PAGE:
Go download a free copy of Nivo Slider. This easy to implement slider has nine transition options, supports captions and links, and is fully customizable. It’s a perfect example of the kind of quality freebies you can find on the web if you know where to look.

Grab the following two files from the download and throw them into the root directory of your page:

  • jquery.nivo.slider.pack.js
  • nivo-slider.css

Remember to link to these files in the head portion of your HTML. You should now have four linked files as in the code below:

<link rel="stylesheet" media="screen" href="style.css" />
<link rel="stylesheet" media="screen" href="nivo-slider.css" />
<script src="" type="text/javascript"></script>
<script src="jquery.nivo.slider.pack.js" type="text/javascript"></script>

Step 7: Add More Images

Now that we have our slideshow, we’ll want to toss in a few more images. Nivo will automatically grab any images contained in your slider div so we don’t have to do anything special here but drop them in.

<div id="container">
	<div id="slider">
		<img src="images/slide-a.jpg" alt="" />
		<img src="images/slide-b.jpg" alt="" />
		<img src="images/slide-c.jpg" alt="" />
		<img src="images/slide-d.jpg" alt="" />
		<img src="images/slide-e.jpg" alt="" />

Adding these will make your preview look all messed up but fret not, the next step will resolve this problem.

Step 8: Paste in the JavaScript

The Nivo Slider has a number of different settings that you can customize. To get a good feel for what these are, I recommend inserting the expanded example from the download page that includes all the available options.

This action equates to throwing the following code into your HTML.

<script type="text/javascript">
$(window).load(function() {
		effect:'random', //Specify sets like: 'fold,fade,sliceDown'
		animSpeed:500, //Slide transition speed
		startSlide:0, //Set starting Slide (0 index)
		directionNav:true, //Next & Prev
		directionNavHide:true, //Only show on hover
		controlNav:true, //1,2,3...
		controlNavThumbs:false, //Use thumbnails for Control Nav
		controlNavThumbsFromRel:false, //Use image rel for thumbs
		controlNavThumbsSearch: '.jpg', //Replace this with...
		controlNavThumbsReplace: '_thumb.jpg', //...this in thumb Image src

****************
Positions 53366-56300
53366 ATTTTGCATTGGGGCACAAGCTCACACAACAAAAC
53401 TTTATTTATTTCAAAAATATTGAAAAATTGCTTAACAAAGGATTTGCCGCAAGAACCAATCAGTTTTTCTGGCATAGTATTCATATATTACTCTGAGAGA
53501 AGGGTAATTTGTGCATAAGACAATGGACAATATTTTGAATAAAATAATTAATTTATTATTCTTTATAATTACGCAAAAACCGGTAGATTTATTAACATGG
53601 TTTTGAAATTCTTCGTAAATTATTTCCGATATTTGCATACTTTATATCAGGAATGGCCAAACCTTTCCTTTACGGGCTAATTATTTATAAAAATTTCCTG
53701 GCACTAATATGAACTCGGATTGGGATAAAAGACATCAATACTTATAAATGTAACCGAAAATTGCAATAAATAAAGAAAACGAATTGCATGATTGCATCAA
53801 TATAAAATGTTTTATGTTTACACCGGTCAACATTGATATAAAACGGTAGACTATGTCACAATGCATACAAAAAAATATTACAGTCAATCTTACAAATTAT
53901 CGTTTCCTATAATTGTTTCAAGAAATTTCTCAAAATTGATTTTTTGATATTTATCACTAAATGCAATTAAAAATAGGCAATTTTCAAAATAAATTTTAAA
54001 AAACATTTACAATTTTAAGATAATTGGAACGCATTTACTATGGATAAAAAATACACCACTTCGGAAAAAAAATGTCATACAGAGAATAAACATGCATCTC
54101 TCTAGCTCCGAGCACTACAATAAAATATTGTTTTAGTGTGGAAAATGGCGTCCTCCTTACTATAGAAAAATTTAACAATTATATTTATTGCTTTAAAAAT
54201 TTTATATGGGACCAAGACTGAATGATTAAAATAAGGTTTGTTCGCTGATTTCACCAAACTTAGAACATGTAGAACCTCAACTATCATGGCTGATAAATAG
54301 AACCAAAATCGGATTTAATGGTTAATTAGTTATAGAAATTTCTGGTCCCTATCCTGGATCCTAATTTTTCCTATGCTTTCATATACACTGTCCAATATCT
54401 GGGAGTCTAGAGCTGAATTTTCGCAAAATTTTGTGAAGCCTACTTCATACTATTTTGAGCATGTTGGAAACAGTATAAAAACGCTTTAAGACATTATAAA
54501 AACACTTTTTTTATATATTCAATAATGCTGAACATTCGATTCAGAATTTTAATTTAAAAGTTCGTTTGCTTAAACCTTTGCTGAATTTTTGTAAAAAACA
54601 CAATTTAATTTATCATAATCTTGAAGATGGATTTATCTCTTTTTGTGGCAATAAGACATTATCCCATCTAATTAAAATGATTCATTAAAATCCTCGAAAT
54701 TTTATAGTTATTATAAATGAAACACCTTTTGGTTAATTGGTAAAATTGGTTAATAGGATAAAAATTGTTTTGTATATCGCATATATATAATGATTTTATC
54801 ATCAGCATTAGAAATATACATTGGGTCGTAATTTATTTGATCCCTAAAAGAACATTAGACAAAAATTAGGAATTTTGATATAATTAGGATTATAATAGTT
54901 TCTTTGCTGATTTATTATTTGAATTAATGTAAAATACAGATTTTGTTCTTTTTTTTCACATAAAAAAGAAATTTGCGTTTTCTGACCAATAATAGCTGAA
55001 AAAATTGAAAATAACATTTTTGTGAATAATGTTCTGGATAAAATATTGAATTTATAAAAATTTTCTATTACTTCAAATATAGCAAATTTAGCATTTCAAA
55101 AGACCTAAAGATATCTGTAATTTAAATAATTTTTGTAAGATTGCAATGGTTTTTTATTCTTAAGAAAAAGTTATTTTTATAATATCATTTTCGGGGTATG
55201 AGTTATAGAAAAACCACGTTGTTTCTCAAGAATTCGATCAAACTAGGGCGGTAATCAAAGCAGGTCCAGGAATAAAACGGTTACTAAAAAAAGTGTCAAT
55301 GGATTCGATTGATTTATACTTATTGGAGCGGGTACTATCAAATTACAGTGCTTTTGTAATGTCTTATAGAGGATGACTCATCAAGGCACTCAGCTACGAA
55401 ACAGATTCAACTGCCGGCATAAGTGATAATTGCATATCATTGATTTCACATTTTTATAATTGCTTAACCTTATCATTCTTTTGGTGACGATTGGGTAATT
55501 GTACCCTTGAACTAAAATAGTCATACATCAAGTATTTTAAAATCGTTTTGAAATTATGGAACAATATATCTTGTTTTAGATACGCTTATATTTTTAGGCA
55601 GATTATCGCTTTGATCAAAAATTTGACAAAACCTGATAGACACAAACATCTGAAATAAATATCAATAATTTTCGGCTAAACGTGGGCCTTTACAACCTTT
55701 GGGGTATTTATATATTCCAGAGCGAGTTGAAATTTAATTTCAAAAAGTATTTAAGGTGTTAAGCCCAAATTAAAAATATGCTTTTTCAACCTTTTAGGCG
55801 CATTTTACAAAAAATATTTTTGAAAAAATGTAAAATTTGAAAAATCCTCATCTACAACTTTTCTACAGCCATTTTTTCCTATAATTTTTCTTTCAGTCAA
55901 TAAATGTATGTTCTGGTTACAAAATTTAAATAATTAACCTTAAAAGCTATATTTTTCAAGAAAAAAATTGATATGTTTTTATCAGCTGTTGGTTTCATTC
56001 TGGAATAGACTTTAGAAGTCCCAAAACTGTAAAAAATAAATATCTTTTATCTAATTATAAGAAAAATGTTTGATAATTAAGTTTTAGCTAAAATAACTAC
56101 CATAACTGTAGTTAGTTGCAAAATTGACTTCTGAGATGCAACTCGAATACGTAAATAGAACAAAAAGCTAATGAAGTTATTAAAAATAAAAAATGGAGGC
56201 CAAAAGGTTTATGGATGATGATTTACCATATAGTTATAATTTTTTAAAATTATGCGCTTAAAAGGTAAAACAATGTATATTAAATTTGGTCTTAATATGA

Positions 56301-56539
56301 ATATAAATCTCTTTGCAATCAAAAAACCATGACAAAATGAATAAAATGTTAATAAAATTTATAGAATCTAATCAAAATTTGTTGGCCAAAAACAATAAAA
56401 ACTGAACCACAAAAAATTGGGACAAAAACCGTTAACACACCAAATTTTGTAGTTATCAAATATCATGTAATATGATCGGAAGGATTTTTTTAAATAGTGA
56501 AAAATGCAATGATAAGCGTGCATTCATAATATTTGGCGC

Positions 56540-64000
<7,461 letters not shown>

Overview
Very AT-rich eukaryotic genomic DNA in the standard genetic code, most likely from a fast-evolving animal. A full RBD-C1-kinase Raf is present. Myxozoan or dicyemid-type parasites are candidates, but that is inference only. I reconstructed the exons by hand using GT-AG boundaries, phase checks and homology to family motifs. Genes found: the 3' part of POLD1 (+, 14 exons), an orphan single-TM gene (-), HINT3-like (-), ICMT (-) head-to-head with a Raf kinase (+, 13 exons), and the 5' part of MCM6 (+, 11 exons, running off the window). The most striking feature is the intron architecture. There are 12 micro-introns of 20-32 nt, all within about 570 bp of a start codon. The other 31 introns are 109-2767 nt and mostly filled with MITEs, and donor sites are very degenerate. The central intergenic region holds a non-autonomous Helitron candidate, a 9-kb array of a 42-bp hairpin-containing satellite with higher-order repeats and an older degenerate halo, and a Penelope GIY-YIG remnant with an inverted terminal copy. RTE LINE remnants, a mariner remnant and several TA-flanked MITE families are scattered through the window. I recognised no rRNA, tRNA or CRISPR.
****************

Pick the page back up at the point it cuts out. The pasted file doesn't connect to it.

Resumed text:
keyboardNav:true, //Use left & right arrows
		pauseOnHover:true, //Stop animation while hovering
		manualAdvance:false, //Force manual transitions
		captionOpacity:0.8, //Universal caption opacity
		beforeChange: function(){},
		afterChange: function(){},
		slideshowEnd: function(){} //Triggers after all slides have been shown

As you can see, there are options for setting the speed, transitions, hover controls, thumbnail previews and more. For our purposes, the settings above will work perfectly. Notice that the script has been set to run when the window loads up.

Progress Preview

At this point you should have a functioning slideshow inside of your iPad! This is awesome but there are still a few things we need to address. Namely, when we hover over the iPad we get some ugly text controls that would be much nicer as images. We’ll address these in the next step.


Step 9: Styling the Controls

Technically, we should probably create all these styles ourselves because the good folks providing the Nivo slider encourage us to do so. However, to wrap up this tutorial quickly, we’ll just use the sample stylesheet that they provide here.

Included in the download is a few images and yet another stylesheet to include in your HTML titled “custom-nivo-slider.css.” Rather than linking to a million different stylesheets, in practice it would probably be a good idea to combine these to avoid overlap.

The key thing you’ll need to do with this stylesheet is ditch the very first section of styles that appear as they will interfere with the positioning that we’ve already implemented. Below you can see how I commented out everything but the background color and loading graphic.

#slider {
/*	position:relative;
	margin:30px 30px 60px 30px;*/
	background:#1b1a1b url(loading.gif) no-repeat 50% 50%;
	/*-moz-box-shadow:0px 0px 10px #333;
	-webkit-box-shadow:0px 0px 10px #333;
	box-shadow:0px 0px 10px #333;*/

Step 10: Check Out The Final Product!

As you can see below, that final set of styles really finished off the slideshow nicely. We now have arrows that take us forward and backward as well as a horizontal list of bullets to navigate and track the progress of the slideshow.


Be sure to check out the live demo to see it in action. Also spend some time on the Nivo Slider site and browse the various enhancements that are available.

What Else Would You Like to See?

This tutorial sprouted from me finding some great resources on the web and wanting to share them with our readers. Leave a comment below and let me know if there are any other jQuery plugins or web freebies that you’d like to see demonstrated here and I’ll see if I can whip up a quick tutorial to get you going.